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Age is just a number...or is it?

Age is just a number...or is it?

You’ve heard the old adage: Age is just a number. Whether you agree or disagree with the statement, in South Korea, that number is of significant importance. Based on Confucianism ideology, age matters. And it matters a lot in most facets of life, including among a group of friends. Unless two people are the same age, they can’t really be friends. Today, we look at the effects of South Korea’s hierarchical culture on friendships.

WE CAN ONLY BE FRIENDS IF…

In S. Korea, the dynamic of friendships is a bit more peculiar than what we are accustomed to in Western countries. The word “friend” (친구; chingu) can only be applied to people that are your age. Even if your circle of friends includes people that are slightly younger or older, you can’t refer to them as “friend” or chingu. This word carries the meaning of being equal but if your social group is made up of mixed ages, this is not the case. The older people in the group have more control of the friendship because their opinions are more valuable. And, as a younger person, you can’t even call an older friend by their name. A title must be attached at the end. Remember? South Korea is all about that R-E-S-P-E-C-T. Unless people were born the same year as you, they will never be your “friends.” So what do you call these older or younger non-friends friends? They get special honorific names according to their age.

IF YOU’RE OLDER…

To display respect, S. Koreans refer to their older friends as older brother/sister. The names vary according by gender. For example, an Oppa (오빠) is an older male to females while a Unnie (언니) is an older female to females. Hyung (형) is an older male to males and Noona (누나) is an older female to males. If you are older than some people in your social circle, even by a few months or just a year, you are Oppa/Unnie/Hyung/Noona to them, but never “friend.” Intriguing right? I still haven’t mastered these names because it’s hard to wrap my mind around the concept. It’s hard to believe that even friendships are so influenced by age.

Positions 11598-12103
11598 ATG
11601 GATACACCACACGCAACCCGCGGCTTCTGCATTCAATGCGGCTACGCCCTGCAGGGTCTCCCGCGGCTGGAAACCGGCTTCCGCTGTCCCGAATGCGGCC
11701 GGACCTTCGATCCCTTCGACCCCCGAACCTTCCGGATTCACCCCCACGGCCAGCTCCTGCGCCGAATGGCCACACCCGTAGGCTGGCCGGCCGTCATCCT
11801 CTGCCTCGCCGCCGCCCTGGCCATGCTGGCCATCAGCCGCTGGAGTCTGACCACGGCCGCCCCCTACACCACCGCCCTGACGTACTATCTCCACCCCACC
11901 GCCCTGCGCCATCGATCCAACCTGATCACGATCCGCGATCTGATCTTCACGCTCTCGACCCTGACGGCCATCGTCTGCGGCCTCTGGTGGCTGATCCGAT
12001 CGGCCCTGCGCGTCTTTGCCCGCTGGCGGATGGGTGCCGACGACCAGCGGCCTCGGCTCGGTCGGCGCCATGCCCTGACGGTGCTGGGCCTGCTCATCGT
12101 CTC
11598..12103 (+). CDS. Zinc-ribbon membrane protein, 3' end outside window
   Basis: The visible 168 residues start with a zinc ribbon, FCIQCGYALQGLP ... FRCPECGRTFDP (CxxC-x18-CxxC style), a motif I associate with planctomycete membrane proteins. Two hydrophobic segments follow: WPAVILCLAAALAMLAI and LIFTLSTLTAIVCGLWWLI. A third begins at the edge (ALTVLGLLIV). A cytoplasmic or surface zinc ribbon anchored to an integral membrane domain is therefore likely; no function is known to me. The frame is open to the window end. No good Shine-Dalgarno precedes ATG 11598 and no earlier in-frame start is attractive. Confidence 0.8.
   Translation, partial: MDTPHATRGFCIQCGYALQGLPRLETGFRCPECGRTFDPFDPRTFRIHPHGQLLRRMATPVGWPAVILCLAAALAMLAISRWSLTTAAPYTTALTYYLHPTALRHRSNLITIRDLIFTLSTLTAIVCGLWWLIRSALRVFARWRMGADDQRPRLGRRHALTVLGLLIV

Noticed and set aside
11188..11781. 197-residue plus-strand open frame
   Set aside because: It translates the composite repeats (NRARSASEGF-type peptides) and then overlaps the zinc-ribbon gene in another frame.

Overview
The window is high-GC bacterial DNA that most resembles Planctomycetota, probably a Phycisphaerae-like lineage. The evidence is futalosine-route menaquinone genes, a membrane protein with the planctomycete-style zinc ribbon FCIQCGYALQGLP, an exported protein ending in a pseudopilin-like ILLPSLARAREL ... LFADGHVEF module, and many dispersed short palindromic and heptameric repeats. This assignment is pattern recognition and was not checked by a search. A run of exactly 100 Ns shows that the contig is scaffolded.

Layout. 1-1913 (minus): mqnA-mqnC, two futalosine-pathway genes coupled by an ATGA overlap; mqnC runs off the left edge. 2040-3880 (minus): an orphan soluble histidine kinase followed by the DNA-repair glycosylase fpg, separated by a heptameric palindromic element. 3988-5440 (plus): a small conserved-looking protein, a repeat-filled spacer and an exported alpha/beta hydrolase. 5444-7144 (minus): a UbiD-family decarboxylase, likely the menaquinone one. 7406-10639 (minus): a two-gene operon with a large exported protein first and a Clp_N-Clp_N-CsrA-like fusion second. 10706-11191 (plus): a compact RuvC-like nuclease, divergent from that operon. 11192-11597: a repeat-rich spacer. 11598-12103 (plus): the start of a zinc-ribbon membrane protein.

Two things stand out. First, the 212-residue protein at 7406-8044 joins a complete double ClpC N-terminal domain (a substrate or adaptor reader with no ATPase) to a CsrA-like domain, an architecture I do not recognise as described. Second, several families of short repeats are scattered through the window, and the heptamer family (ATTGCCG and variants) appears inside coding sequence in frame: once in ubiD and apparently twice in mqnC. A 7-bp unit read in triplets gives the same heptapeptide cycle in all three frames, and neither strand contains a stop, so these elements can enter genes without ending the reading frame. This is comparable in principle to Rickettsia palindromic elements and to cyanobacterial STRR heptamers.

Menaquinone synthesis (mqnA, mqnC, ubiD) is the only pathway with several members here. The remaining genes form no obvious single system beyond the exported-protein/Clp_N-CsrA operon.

IF YOU’RE YOUNGER…

You must bow down and follow along! Not really, but sort of. As a youngster, you are a Dongsaeng (동생) or a younger sibling and your job is to show lots of respect. Since the older people in your group will assume the roles of leaders, you must follow along and be okay with it all, or at least pretend to be. Basically, your opinions don’t matter a whole lot while hanging out with your older homies. I even read that some groups tend to be playful with a touch of meanness to their younger counterparts aka teasing, bossing them around and so on. Personally, this doesn’t sound like an ideal hang out scenario to me. But at the same time, because you’re junior, you might be taken care of by the older people in the group i.e. occasionally getting treated to a meal or drinks, etc. After all, you are technically a younger sibling, so while you might be told what to do, you will also be loved and looked after, like any little sister/brother should be.

FRIENDS FOREVER?

Because of these rules it’s quite uncommon for S. Koreans to have significantly older or younger friends. I imagine they tend to be friends with people their own age, or close enough, because it’s more comfortable and generally easier as there are no expectations based on age. However, some of my co-teachers told me that even if there is an age gap between people that have had a friendship for a long time, these rules matter less. And in some cases, people decide to be “friends” regardless of age.  

Nicole Vasquez: Entrepreneur & Community Connector

Nicole Vasquez: Entrepreneur & Community Connector

How losing language can lead to cultural disconnection

How losing language can lead to cultural disconnection